Saturday September 11th, 2021, 0600-1900
2 miles west of Wind Gap to half a mile south of PA Route 309, SOBO AT mm 947
4764 gain, 4905 loss
Man, what a day, by far my longest on the AT and not something I’d want to do again anytime soon. I didn’t plan my food situation between my next expected town stop very well. After starting out, I realized that I was short one dinner and some snacks. Rather than just hitching to one of the myriad of small towns along the way, I got the idea of having either lunch or dinner at a restaurant that was right on trail. I would either need to slow way down or speed up to align with their 12-9 pm hours. Like the movie Speed, for some unexplained reason I can only speed up. I would need to walk 32 miles in a day, no problem.
I wasn’t totally committed to this idea at the beginning. Like every day on this trail, I figured I’d just see how it goes. I never know quite what to expect as far as terrain and stops along the roads. I knew the trail would be rocky and was certainly not disappointed in this. Rocky is an understatement where PA is concerned. It seems almost every square inch is dominated by a rock. And so it went with the trail much of the day…which is really not conducive for doing 30s. But I was strongly motivated by food & beer. Luckily it was miles and miles of walking a very straight and flat ridgeline.
According to Wikipedia, the Kittatinny is the first major ridge in the far northeastern extension of the Ridge and Valley province of the Appalachian Mountains. For anyone that’s ever driven through PA, these many SW to NE running ridges stand out as very impressive and a natural impediment to travel. Roads follow gaps and even tunnels to get through them. Naturally, the AT utilizes this most extensive ridge, which stretches for over 150 miles in PA. It’s actually the same ridge I was walking for much of New Jersey, too. The high point is, you guessed it, High Point, NJ.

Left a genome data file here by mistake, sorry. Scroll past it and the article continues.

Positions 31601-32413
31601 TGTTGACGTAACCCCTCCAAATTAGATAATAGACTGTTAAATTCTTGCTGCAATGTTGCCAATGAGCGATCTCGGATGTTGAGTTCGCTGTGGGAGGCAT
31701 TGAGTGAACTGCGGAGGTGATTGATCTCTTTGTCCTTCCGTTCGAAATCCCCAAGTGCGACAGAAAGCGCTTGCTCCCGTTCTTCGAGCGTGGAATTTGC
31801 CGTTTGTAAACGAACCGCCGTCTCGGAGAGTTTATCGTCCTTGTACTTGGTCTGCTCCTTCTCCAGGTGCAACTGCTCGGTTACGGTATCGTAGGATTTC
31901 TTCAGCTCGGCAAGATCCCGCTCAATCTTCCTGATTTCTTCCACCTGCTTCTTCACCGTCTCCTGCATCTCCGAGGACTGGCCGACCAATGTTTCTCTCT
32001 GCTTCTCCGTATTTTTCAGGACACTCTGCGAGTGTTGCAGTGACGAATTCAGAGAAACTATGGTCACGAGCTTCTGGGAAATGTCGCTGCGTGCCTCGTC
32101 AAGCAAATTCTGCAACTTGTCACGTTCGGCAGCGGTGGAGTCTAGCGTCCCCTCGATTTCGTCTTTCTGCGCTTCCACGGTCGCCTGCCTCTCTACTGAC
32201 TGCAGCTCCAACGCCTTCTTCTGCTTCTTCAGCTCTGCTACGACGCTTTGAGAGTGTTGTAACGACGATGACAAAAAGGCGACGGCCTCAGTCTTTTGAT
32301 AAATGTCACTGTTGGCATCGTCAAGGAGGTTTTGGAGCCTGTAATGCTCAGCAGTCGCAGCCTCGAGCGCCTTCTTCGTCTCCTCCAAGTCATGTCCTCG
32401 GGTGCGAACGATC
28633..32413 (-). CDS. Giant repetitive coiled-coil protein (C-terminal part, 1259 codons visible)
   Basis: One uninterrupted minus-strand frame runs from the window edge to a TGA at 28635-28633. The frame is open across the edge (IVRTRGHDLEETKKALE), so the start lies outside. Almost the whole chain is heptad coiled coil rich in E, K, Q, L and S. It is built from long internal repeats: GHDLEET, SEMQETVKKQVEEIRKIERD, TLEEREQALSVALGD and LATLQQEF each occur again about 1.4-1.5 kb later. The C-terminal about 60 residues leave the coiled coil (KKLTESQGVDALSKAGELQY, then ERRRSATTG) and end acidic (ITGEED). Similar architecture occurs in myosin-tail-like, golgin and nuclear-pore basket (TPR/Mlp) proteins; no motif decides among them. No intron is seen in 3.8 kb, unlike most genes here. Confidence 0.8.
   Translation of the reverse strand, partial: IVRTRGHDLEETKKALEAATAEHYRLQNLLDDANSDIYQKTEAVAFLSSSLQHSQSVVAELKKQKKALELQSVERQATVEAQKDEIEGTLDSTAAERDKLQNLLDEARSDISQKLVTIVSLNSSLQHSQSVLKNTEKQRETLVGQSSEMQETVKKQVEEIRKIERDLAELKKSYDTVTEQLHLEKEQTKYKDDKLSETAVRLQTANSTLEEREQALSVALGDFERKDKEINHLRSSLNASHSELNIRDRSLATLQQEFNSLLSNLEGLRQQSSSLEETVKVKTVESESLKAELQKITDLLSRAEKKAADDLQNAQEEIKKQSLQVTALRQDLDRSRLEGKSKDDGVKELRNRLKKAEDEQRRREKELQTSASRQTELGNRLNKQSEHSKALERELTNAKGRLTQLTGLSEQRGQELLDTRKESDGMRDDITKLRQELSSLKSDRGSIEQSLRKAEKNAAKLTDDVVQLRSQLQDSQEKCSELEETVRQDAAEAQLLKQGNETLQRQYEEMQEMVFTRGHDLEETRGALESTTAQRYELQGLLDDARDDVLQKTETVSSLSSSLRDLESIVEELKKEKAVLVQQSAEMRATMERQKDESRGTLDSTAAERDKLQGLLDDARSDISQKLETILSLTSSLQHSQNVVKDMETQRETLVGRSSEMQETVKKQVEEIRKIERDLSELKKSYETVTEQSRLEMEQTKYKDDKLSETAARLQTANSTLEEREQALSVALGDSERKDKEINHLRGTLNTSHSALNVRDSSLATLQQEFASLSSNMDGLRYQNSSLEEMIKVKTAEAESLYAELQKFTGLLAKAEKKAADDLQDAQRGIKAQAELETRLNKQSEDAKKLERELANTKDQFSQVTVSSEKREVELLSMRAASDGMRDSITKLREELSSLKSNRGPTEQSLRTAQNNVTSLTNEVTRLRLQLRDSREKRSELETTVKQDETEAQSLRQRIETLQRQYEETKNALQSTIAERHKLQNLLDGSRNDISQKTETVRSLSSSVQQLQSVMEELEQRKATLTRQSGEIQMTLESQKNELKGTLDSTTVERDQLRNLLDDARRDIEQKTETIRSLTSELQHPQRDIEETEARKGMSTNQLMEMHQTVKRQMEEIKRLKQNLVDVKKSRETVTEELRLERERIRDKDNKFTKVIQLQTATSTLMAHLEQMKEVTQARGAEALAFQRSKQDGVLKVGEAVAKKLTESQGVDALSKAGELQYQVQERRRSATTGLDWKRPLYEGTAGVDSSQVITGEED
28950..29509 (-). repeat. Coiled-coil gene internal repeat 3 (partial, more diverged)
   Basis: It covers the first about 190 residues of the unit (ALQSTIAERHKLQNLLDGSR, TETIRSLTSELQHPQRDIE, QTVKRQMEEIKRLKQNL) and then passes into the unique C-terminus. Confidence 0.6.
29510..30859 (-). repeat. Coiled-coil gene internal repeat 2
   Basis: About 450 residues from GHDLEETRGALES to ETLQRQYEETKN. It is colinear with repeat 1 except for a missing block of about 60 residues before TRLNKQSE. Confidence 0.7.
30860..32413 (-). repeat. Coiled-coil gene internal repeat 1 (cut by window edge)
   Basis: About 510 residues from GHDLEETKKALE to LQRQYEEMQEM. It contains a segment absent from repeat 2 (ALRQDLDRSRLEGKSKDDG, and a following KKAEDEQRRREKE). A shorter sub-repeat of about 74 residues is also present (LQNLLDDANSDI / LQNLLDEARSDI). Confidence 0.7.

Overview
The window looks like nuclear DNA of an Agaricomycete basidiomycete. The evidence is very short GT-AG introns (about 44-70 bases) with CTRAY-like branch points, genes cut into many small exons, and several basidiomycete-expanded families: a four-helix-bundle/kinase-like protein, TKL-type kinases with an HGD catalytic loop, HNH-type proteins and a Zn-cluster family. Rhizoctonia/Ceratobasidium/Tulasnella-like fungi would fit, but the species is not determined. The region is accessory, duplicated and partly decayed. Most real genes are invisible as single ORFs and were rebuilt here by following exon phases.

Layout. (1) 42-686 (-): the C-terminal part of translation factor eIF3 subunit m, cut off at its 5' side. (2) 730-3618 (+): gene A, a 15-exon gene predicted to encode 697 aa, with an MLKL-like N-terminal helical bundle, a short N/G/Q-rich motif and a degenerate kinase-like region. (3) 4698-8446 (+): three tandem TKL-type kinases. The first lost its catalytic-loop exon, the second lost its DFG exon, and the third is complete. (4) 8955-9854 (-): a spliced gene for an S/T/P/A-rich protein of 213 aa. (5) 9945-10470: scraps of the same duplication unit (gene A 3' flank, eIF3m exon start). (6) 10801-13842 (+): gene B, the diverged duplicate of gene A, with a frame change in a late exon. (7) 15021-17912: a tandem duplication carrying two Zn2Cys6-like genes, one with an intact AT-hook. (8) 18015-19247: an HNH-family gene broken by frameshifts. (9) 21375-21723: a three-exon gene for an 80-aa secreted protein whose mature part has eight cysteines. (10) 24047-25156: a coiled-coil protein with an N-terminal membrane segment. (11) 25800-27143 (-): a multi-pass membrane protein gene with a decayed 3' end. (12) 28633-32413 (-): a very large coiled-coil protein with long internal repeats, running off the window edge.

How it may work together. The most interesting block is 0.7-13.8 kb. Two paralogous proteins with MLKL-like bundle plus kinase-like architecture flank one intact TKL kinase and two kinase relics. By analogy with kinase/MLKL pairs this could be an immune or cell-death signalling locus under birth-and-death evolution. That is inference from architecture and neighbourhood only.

The day started off at the perfect temperature. I even wore my wind jacket for a spell. I stopped at the first shelter to use the privy, noting a number of tents nearby. I continued to pass tents and hammocks well after 9 am…weekenders with the luxury of just lounging about. At one opening, a guy was cowboy camping next to a fire blazing under a power line. Later, I would see campfires starting by 3 pm. In the heat of the afternoon, I wondered why anyone would want a fire, but I guess that’s how ingrained and integral they are to people’s idea of camping. I hadn’t made a fire yet on this hike and had only partook of a few at shelters and hostels.
Fire rings and stealth camps were everywhere along the ridge this day… definitely an obvious difference from the previous 5 states, where stealth camps are expressly prohibited. Even though I stealth camp a lot myself, I can see why this policy exists. It’s really to limit and confine the number of fire rings and noticeable rock and log alterations (making of camp furniture) along the trail. Fire rings also invite a lot of trash…people burning things they shouldn’t, like cans, bottles, and plastic. With no policy on stealth camping, what you get is kind of an unsightly and excessive mess. It’s a big deviation from leave no trace principles. When I stealth camp, I never make fires and go so far as to throw vegetation over the area where my tent was…no one could ever guess where I’ve been except for the occasional dry spots I leave after it’s rained.
I also noticed a lot of graffiti on all the rock outcrops…what is up with this PA? It’s sad to abuse these beautiful ridges in this way. I hope they can find a way to better manage and educate the public on leave no trace principles because it’s sorely needed in this area.
Mid-day, I walked for miles through a Superfund site. An abandoned zinc mine had left the ridge and surrounding valley a sad mess. Slag heaps were everywhere and the vegetation was only starting to grow back in some areas. The view to the valley showed a large rusted factory surrounded by what looked like piles of coal tailings. It was an eyesore to say the least and a reminder of the trauma these mountains have seen and will continue to experience for decades to come.